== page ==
IN A NUTSHELL: “Businesses are investing again and given that capital spending was the weakest link in the last GDP report, third quarter growth could be really strong.”
WHAT IT MEANS: Another day, another day of pretty good data. Business investment reduced growth in the spring by 1.7 percentage points. Much of that came from a reduction in inventories, but big-ticket spending was off solidly as well. It looks like that is reversing in the summer. Durable goods orders surged in July, helped by a huge rise in both defense and nondefense aircraft demand. But just about every other major component showed a rise, including computers, machinery, electrical equipment and metals. Vehicle demand was flat, but that came after a solid rise in June. Critically, nondefense, nonaircraft capital spending, which is the best indicator of private investment spending, rose for the second consecutive month. It hadn’t done that since January 2015. Non-transportation backlogs built, a hopeful sign for future production.
Jobless claims edged down last week. Given we are at near record lows for labor force adjusted new unemployment applications, the drop is another sign that the labor force is tightening further. The insured unemployment rate, which is the number on unemployment insurance as a percent of those who are covered by unemployment insurance, is near its all-time low. This number peaked at 5% in May 2009 and is now at 1.6%. That is another indicator of the labor market’s tightness.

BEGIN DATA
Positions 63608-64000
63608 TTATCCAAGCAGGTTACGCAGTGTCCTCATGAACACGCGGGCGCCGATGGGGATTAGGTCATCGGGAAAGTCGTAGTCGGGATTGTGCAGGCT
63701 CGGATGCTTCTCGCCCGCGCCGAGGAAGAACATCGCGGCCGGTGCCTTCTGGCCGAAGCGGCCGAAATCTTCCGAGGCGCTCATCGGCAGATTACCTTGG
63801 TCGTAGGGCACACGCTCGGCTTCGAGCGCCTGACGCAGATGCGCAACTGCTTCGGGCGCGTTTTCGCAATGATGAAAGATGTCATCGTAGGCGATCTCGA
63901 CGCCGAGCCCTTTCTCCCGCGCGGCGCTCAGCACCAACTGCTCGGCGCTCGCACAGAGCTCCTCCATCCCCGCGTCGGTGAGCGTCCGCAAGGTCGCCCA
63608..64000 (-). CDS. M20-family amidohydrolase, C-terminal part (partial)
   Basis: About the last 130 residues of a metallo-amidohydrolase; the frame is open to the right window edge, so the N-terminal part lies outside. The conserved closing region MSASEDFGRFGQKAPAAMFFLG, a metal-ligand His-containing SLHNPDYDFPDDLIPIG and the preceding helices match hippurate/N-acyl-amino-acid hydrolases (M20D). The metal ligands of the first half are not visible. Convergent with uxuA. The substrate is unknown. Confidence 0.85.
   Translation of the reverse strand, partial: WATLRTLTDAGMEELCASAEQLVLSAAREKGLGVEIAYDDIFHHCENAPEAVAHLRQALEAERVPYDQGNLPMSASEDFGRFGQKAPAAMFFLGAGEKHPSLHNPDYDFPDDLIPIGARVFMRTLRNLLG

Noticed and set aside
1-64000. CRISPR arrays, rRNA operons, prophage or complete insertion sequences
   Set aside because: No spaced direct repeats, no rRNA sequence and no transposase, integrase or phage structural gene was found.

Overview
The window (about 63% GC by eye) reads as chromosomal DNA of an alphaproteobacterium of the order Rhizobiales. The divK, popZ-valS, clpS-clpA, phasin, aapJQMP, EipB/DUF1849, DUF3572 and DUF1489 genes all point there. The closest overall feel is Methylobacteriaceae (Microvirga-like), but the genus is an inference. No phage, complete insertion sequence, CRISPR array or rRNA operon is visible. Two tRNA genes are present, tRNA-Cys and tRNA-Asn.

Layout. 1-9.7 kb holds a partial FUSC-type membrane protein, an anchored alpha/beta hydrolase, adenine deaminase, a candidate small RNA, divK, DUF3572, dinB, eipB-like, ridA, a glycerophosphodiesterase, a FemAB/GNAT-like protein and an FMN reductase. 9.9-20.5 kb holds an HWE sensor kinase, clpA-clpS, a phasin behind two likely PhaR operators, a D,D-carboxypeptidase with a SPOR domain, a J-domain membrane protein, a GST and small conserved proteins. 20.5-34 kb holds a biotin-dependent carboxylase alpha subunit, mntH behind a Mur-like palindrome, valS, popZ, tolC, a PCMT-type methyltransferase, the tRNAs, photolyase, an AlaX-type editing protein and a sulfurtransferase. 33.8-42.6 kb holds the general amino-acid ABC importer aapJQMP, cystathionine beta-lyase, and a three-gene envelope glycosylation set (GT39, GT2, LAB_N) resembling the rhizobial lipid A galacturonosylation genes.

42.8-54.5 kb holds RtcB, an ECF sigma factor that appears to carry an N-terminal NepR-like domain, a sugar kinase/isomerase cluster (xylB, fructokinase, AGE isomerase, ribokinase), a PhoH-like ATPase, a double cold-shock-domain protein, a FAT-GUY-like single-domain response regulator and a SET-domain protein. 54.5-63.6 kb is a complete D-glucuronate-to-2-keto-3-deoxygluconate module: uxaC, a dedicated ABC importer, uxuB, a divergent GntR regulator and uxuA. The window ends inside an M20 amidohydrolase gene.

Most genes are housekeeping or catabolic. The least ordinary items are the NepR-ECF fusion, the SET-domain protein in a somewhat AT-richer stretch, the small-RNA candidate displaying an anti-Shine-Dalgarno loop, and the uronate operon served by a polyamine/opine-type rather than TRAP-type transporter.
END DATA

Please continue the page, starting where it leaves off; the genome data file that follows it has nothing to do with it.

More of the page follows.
MARKETS AND FED POLICY IMPLICATIONS: Businesses are starting to loosen the purse strings. I have argued that there is a major disconnect between the C-Suite and Main Street and maybe that yawning chasm is starting to narrow. If so, economic growth could start accelerating. Housing starts have started off the quarter strongly and that sector should add to growth as well. So, it appears the economy is indeed beginning to pick up some speed. Of course, after three consecutive quarters of roughly one percent growth, any decent expansion would look great. With the economy looking like it could post a 3% or more growth rate in the third quarter, Janet Yellen, who talks tomorrow, will have to explain why rates should not be raised. There are three more FOMC meeting this year but one comes the week before the election. This skittish Fed doesn’t seem to be willing to do anything that might make anyone upset, so a rate hike at the November 1-2 meeting looks unlikely. Thus, if the Fed stands pat after the September 20-21 meeting, they will have to wait until mid-December. By then, there should be a whole ton of issues that arise that cause fear and panic at the Fed and convince the members that raising rates a whole quarter point would crush the world economy. In other words, if this Fed is to raise rates, it really should start doing it right away, before the next “crisis” occurs. I cannot wait to hear Chair Yellen’s talk.